Men’s 110 Meter Hurdles
Before getting to the crazy stuff, congratulations to Jason Richardson for bringing home a gold medal. Richardson, who has had an excellent season in his second campaign as a pro, looked great throughout the rounds and in the finals. His 13.11 in the semi-finals proved to be the fastest time of the meet. His victory in the final was aided by the contact between Liu Xiang and Dayron Robles, but still, Richardson ran a great race. He’s got a great shuffle between the hurdles, and you have to love his fearless attitude when up against such talented opposition, such as the aforementioned Liu and Robles, and American record holder David Oliver. In every round, Richardson got out of the blocks well (he, too, is now 7-stepping), ran aggressively, ran clean races, and competed as if he felt he had a legitimate chance of winning. I remember thinking after seeing his first round race, Jason’s trying to win this thing. While conventional wisdom says to conserve energy through the rounds, I think the fact that he ran so fast every round helped him. He got into a good rhythm, he developed confidence, and he put himself in a position to win. In a hurdle race, that’s all you can do. Weird things happen in hurdle races, and this was definitely one of the weirder ones that have taken place in a major championship. But despite all the issues going on in other lanes, and despite the fact that he probably wouldn’t have won if all that contact hadn’t taken place, give him credit for running a well-executed race, and of being there to take advantage of the Liu/Robles drama.
Meanwhile, Liu Xiang never ceases to amaze me. Robles blasted everybody out of the blocks, and looked to be on his way to a dominant victory. But Liu, in typical Liu fashion, began walking him down in the second half of the race. By hurdle seven, he had closed the gap and was running side-by-side with Robles. By hurdle eight he was passing Robles. Then the contact came at hurdle nine, continued at hurdle ten. Liu fell back. Robles, the initiator of the contact, lost balance a little bit too, but managed to cross the finish line in first place. Later, he found out he had been disqualified, making Richardson the winner, Liu the silver medalist, and Britain’s Andy Turner the bronze medalist.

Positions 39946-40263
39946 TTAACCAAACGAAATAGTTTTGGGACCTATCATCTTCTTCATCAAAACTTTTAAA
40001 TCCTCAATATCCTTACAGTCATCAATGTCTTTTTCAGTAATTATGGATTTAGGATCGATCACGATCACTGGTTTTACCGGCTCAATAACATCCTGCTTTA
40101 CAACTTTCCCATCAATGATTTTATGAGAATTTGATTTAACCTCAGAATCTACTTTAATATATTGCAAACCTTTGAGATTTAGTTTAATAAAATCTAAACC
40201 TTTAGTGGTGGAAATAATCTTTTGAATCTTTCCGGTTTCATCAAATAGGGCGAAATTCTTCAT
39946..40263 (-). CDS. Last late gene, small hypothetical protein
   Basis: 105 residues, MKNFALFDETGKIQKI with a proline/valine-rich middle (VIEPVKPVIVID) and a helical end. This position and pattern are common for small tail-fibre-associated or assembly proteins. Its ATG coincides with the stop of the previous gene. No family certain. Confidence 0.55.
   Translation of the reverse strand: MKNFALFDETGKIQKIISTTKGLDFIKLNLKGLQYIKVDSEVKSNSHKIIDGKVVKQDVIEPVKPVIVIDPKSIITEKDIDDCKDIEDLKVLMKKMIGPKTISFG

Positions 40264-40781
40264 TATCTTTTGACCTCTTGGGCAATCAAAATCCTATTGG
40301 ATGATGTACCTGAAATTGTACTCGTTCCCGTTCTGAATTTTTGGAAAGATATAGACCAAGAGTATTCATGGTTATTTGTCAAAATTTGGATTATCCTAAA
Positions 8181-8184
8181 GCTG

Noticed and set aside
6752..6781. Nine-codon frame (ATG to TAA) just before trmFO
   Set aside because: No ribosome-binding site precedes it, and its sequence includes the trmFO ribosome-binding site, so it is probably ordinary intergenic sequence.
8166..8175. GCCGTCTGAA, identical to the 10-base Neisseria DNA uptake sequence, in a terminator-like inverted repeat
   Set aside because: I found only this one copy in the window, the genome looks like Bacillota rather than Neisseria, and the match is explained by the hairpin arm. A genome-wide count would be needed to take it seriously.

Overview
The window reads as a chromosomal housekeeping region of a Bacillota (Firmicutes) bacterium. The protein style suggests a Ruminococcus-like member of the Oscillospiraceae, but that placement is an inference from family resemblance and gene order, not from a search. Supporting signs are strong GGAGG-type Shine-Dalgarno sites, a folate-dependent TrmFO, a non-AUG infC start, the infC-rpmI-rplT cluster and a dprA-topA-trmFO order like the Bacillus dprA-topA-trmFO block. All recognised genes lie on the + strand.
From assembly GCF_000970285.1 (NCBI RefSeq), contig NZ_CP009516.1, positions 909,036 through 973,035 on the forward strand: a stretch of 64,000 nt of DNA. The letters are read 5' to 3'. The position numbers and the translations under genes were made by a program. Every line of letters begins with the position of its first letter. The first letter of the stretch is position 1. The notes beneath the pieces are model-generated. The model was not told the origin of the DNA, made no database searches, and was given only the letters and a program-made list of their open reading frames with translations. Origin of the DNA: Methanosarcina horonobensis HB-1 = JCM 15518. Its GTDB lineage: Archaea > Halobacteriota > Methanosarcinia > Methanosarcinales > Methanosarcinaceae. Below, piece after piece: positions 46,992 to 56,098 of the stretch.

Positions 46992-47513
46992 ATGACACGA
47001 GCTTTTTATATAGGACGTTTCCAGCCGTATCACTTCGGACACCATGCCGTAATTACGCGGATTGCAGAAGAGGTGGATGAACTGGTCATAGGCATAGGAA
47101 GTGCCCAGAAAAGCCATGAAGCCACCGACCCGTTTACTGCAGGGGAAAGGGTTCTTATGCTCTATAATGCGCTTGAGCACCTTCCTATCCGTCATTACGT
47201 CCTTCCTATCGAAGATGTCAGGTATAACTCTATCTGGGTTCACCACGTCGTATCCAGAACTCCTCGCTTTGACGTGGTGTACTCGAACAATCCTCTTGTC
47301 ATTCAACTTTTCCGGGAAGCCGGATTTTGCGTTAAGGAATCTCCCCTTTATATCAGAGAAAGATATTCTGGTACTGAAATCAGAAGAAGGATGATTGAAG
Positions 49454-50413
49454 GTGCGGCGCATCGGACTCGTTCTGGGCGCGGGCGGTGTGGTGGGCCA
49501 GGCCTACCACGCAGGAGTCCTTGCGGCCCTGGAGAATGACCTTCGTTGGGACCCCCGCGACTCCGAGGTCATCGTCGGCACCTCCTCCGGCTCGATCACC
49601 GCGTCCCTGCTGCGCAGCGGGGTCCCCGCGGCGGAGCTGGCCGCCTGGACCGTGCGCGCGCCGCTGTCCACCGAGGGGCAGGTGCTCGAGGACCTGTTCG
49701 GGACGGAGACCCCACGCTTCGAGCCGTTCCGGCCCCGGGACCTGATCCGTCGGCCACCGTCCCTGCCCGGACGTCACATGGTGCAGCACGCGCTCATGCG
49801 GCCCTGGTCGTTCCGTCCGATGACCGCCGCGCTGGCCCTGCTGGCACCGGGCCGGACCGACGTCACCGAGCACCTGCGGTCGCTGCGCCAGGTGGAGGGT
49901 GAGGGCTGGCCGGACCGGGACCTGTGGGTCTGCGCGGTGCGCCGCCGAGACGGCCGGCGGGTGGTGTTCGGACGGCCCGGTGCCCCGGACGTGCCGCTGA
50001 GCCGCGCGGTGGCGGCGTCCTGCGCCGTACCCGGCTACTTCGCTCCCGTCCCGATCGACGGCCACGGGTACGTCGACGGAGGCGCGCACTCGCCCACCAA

Two questions about Robles banging arms with Liu: did he do it intentionally, and should he have been disqualified for it? The answers are no and yes, in that order. I looked at the replay dozens of times from the head-on angle, and though it may look like, at hurdle eight, he was trying to swipe at Liu’s arm and push him back, and that at hurdle nine he did so successfully, that’s not what happened. Here’s what happened.
Robles had what can only be described as an “oh shit” moment when he felt Liu coming up beside him in the latter stages of the race. You gotta remember, Robles has never been walked down since arriving at the top of the food chain three or four years ago. This man’s start is good enough that he was able to beat Terrence Trammell – the man with the greatest start in 110 history – in the indoor World Championships last year. This man’s technique is so efficient that he never self-destructs. If he’s ahead of you at the start, he stays ahead of you.
So, that’s what he was assuming: that if he kept doing what he was doing, it’s game over. Then, all of a sudden, there was Liu, with that lead arm whipping like a windmill. It threw Robles off his rhythm. His focus wasn’t on his own lane, even if only for a split second. For that split second – while sprinting toward hurdle eight, I would guess – Robles realized, “Oh shit, he’s passing me.” Then came the balance issues which led him to bang Liu’s arm.